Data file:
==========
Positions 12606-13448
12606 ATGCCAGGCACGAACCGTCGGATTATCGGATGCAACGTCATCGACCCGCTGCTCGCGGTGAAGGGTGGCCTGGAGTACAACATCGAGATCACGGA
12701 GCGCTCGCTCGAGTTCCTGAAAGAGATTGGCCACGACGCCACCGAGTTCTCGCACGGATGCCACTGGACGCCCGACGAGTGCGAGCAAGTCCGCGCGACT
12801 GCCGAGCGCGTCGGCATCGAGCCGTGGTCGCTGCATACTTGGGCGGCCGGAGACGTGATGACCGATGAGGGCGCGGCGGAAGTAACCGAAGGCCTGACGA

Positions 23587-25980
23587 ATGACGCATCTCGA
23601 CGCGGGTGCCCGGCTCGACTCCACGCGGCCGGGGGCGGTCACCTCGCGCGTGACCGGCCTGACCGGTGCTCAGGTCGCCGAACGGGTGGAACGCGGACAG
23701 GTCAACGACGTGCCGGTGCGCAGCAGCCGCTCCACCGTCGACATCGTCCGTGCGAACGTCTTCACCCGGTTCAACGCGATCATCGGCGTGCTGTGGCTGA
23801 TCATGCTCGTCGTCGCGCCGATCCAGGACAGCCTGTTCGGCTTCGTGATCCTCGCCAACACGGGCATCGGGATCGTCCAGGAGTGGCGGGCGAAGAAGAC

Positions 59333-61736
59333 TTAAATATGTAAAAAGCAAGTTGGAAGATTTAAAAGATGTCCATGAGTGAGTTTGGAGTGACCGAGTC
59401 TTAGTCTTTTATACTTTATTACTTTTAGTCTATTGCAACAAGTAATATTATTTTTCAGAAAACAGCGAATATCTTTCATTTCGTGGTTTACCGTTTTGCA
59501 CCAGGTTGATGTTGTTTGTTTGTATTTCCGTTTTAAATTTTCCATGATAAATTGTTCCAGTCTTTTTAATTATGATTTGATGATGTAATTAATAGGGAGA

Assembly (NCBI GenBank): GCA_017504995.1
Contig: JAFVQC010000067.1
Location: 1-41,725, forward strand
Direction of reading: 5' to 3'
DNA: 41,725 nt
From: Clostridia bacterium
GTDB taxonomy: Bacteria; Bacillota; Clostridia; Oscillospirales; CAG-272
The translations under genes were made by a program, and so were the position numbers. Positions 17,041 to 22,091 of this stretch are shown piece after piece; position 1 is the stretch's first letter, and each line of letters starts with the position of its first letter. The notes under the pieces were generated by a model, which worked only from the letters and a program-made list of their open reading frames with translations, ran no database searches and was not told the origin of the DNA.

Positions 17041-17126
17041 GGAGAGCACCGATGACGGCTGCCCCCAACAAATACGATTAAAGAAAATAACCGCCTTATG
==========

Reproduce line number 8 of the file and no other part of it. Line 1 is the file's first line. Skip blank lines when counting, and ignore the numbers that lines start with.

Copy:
23701 GTCAACGACGTGCCGGTGCGCAGCAGCCGCTCCACCGTCGACATCGTCCGTGCGAACGTCTTCACCCGGTTCAACGCGATCATCGGCGTGCTGTGGCTGA